The Three Year Action Agenda has replaced the five year plans – an economic approach adopted by PM Nehru – which became history when the 12th Plan, the last of the Five-Year Plans, came to an end on March 31.
The benefits of this move are:
In a country as big and diverse as India, centralized planning could not work beyond a point due to its one-size-fits-all approach. Thus it was time to come out of the legacy of five-year plans which are reminiscent of centrally planned economies like the Soviet Union and Romania.
Better accountability with responsibility: The cycle of five year plan and the term of government are not synchronous. Thus if there is a new government in power then it will be implementing the priorities set by earlier government and the previous government is not held accountable for the targets set in the five year plan. With the three year cycle, government is held more accountable for its action on the plan.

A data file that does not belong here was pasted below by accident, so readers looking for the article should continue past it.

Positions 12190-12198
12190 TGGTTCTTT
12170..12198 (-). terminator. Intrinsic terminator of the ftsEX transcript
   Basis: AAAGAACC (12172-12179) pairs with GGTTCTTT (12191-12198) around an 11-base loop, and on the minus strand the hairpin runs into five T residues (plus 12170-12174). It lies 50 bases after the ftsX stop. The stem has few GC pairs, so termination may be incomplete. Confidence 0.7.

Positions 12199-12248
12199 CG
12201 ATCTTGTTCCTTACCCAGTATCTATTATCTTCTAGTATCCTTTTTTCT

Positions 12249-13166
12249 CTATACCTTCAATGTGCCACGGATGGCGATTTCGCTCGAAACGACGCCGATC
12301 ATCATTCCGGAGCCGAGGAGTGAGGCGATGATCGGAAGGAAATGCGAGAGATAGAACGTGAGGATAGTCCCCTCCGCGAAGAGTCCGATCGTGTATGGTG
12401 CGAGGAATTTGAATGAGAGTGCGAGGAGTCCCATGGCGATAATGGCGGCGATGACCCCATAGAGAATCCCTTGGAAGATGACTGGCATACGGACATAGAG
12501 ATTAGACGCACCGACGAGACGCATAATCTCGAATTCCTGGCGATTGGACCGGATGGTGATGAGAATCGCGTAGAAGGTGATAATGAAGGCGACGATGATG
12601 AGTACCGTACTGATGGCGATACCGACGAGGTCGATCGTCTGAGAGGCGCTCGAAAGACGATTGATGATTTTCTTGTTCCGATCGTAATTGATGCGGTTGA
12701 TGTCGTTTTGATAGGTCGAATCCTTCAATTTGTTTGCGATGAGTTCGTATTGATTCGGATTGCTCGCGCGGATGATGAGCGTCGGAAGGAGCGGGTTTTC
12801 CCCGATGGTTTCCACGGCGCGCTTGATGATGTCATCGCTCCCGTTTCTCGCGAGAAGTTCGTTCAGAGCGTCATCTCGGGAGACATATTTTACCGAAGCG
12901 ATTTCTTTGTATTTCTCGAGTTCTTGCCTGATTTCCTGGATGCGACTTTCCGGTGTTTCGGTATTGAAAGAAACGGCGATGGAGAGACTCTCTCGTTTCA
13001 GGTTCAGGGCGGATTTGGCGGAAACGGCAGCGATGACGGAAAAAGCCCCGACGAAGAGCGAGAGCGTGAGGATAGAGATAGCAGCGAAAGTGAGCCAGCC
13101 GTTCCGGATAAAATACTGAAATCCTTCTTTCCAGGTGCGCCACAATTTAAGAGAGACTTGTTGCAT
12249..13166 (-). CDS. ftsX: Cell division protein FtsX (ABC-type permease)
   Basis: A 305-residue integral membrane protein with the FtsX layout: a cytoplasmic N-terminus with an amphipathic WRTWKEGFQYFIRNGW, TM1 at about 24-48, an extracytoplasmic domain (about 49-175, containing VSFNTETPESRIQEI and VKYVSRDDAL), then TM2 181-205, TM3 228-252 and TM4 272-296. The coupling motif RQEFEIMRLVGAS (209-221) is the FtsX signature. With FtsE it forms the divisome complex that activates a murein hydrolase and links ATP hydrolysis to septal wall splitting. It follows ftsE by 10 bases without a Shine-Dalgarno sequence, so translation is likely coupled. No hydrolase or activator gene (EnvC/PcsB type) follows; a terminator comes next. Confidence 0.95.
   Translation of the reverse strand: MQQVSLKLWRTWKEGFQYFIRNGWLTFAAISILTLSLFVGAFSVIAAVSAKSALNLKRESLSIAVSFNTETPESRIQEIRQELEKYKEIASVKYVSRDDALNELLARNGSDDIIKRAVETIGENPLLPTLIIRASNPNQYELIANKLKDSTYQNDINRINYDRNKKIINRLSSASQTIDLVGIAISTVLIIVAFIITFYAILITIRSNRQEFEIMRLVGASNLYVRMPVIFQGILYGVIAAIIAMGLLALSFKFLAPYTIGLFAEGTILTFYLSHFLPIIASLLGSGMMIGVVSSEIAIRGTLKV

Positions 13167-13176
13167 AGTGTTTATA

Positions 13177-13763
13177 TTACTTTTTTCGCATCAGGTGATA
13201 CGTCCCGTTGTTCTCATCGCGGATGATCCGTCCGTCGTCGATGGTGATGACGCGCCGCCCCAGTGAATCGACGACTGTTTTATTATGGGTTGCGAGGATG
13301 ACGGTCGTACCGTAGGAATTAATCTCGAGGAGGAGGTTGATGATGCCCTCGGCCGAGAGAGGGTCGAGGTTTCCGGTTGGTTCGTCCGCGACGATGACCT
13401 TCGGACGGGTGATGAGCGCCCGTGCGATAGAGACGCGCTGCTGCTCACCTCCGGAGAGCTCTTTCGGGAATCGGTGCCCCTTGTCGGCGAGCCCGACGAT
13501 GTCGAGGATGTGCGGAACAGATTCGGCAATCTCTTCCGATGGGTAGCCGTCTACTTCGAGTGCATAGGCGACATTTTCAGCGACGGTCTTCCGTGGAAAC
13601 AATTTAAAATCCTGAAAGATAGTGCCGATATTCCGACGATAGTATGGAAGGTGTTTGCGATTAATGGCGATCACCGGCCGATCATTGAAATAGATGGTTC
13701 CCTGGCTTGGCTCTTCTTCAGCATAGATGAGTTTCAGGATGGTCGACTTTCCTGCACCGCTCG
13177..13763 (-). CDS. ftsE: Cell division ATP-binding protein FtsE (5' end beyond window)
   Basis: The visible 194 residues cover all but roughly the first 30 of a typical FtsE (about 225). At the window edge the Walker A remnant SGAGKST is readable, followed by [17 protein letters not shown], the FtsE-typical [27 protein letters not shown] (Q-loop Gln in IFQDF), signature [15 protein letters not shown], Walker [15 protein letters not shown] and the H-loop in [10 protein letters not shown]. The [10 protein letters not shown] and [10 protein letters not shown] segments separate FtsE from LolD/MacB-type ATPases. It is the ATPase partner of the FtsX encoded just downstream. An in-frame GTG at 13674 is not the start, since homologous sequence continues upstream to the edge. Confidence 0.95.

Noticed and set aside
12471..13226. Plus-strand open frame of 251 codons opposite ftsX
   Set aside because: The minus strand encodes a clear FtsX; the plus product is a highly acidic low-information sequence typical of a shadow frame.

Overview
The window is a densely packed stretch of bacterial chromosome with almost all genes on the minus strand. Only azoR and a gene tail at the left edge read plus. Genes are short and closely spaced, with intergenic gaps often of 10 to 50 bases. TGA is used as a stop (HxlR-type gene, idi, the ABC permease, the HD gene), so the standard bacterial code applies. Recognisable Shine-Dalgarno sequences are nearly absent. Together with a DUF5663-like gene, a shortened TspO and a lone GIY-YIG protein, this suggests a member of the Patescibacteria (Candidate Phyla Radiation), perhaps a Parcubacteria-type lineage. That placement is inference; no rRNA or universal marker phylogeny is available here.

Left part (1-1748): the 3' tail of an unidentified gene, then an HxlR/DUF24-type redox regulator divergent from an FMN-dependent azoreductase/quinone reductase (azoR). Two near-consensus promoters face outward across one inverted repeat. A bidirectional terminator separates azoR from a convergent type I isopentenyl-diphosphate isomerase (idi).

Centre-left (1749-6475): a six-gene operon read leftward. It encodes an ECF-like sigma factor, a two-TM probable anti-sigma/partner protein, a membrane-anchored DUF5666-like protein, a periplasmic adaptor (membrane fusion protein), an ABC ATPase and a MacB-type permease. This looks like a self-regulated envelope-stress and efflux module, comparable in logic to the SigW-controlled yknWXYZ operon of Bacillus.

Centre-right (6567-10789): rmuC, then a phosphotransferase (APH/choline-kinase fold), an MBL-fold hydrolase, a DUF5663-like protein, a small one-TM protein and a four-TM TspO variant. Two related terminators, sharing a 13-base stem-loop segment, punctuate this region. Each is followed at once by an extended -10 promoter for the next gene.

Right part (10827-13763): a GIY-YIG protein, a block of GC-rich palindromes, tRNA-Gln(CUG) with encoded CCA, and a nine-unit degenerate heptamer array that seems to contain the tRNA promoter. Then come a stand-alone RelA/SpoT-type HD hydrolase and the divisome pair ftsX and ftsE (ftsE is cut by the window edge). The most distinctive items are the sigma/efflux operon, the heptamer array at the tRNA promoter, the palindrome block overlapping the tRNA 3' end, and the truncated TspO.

Equal focus on present and future: By making this three-year action plan a part of a seven-year strategy paper and a 15-year vision document, government can focus on short-term goals which can be changed from time to time in a dynamic environment with eyes firmly stuck on the long-term policy objectives.Combines domestic aspiration with global aims: According to NK Singh (member of erstwhile planning commission), the new format of three, seven,fifteen combines domestic aspiration with global aims as the fifteen-year vision is coterminous (to a certain extent) with the Sustainable Development Goals (SDGs).
With the old distinction between “Plan” and “non-Plan” expenditure gone, India is now on the road of becoming a full-fledged market economy. Thus we don’t need detailed planned targets, rather we just need to set broad priorities.
It will focus on shorter goals which can be reviewed after every three years to ensure that they are relevant to the demand of time.
They will also be aligned with the Finance Commission recommendations as the finances would be provided through the Finance Commissions.
Flexibility: The document is not required to be approved by the Union Cabinet which also does not make it binding for the government and its ministries and departments which was in the case of five year plans. Also the three-year strategic paper would not be as comprehensive as the five-year plan and is not expected to go into minute details of each sector.